By popular demand, this week’s plant of the week is Poison Ivy, also known as Toxicodendron radicans. As we progress into the growing season it is important to know which plants are friend and which are…less friendly. Because all native plants have their purpose, none are foes.
Poison Ivy is an annual woody vine in the cashew family Anacardiacae (related to cashews, pistachios, and mangos) found commonly throughout Illinois and most of the Midwest, where it establishes in moist forests, savannas, and forest edge habitats, often in the areas surrounding wetlands and streams. The plant is a woody vine that grows up to 60’ vertically up trees, posts, or buildings when supported, or in a low loose mounding shrub when grown in the open. Emerging in spring, the young leaflets appear in groups of 3 and can range from yellow to bright green to red as they emerge early in the season. Mature leaves adopt a waxy finish and continue to be a range of greens and reds, and are even highly variable in final leaf shape, with some having smooth or lobed margins. As such, this plant can be difficult to identify without the proper knowledge and terminology. Other species in this genus include Toxicodendron diversilobum (Poison Oak), another vine native to the western US, and Toxicodendron vernix (Poison Sumac), a shrub that is native to Illinois but occurs only in higher quality wetland habitats and is much less common than its relatives.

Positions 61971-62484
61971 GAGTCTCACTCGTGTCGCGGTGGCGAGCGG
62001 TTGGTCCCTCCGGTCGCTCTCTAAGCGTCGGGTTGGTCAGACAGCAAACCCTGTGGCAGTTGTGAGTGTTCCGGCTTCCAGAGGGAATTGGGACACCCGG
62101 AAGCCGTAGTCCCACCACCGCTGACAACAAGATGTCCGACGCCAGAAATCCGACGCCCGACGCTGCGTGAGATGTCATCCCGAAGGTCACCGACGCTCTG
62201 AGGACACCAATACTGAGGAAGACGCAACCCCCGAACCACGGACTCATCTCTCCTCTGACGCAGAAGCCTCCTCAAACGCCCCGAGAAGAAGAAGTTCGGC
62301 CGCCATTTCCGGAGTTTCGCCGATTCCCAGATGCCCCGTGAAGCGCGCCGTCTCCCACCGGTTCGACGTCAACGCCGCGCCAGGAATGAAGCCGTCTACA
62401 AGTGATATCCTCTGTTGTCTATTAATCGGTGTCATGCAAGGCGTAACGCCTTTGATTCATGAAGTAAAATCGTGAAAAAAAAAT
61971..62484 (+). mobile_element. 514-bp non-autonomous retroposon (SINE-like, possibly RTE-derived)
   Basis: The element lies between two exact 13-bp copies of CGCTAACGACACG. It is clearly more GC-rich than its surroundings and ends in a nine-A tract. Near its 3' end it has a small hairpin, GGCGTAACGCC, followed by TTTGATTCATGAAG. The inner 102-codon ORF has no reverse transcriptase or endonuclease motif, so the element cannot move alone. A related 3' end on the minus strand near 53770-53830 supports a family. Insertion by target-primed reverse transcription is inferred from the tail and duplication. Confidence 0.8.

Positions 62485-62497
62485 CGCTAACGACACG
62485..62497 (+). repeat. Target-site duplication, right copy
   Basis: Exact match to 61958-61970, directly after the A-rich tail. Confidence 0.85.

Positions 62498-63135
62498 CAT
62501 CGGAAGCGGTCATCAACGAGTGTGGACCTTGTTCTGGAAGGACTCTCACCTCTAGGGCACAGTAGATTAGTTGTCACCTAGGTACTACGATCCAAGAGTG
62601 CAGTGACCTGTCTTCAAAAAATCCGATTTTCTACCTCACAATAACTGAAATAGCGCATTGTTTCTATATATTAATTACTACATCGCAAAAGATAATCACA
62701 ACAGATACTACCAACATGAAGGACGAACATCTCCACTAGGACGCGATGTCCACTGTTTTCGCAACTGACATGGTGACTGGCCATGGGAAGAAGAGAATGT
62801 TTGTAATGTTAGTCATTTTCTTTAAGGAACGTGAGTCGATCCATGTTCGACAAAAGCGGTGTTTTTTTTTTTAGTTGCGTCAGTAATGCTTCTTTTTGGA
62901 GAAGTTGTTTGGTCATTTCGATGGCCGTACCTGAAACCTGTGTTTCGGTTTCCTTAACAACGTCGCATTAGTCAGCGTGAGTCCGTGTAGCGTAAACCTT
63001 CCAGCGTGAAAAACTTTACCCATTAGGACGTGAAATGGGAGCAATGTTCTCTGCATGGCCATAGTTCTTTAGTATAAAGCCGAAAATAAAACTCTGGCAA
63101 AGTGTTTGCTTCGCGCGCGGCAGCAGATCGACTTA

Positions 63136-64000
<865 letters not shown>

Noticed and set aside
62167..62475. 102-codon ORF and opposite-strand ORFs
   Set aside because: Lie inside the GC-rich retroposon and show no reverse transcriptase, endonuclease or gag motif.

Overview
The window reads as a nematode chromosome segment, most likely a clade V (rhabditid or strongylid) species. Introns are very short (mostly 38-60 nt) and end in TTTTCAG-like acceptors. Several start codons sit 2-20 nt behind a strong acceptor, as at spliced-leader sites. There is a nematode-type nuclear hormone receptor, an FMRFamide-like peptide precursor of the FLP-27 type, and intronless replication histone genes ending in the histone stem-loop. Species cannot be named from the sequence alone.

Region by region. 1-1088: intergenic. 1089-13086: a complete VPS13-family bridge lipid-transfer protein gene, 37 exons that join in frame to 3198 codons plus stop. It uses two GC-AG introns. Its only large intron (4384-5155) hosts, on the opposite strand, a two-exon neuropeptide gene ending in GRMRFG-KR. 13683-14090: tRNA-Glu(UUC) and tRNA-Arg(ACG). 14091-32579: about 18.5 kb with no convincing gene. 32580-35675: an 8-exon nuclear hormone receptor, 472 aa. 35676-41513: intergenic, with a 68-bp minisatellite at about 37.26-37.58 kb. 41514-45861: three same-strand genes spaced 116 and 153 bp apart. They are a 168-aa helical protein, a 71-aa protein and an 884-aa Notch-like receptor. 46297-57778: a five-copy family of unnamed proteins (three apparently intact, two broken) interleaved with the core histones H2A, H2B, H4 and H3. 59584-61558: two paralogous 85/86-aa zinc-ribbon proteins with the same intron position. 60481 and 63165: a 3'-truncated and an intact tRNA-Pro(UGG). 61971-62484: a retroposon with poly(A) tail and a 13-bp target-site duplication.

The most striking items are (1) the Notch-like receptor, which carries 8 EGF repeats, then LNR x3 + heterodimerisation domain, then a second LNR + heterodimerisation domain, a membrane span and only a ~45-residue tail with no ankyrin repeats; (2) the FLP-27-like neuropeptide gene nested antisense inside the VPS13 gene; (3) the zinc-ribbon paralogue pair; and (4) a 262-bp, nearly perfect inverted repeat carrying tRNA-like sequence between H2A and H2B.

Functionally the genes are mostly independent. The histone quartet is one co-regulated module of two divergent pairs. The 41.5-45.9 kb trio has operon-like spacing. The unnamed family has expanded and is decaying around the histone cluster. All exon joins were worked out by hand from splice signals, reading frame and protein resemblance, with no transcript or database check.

The irritating oil Urushiol is found throughout the plant, including the woody vine, and is released when the foliage is bruised or the stem damaged. Not all people are susceptible to a reaction; however, as people age, the oil can cause reactions in people who were previously immune. Reactions can range from simple contact dermatitis in the form of a red itching rash, more severe cases can result in blisters and hospitalization. If poison ivy is burned in a brush pile, the aerosolized oils can result in anaphylaxis and death if not treated. Dried urushiol can remain potent on cut vines, pet hair, and even contaminated tools for an extended period so it is best to wash everything with soap targeted toward oil/grease if you suspect contamination or have been working with the plant on your property (Dawn kitchen soap or any other grease-centric soap works well for this purpose). If you think you have been exposed to urushiol, it is best to wash the area as soon as possible and monitor the area to watch for worsening symptoms. Exposure is best prevented by wearing long pants, closed-toe shoes or boots, and long sleeve shirts to prevent direct skin contact.
Fortunately, nature works to balance itself out and the best-known remedy for urushiol-based dermatitis is the Illinois native Jewelweed (Impatiens capensis), which is the primary active ingredient in many anti-itch ointments and can be found in the same moist woods where Poison Ivy is prevalent. More severe exposure resulting in hospitalization requires treatment by prescription strength steroid creams.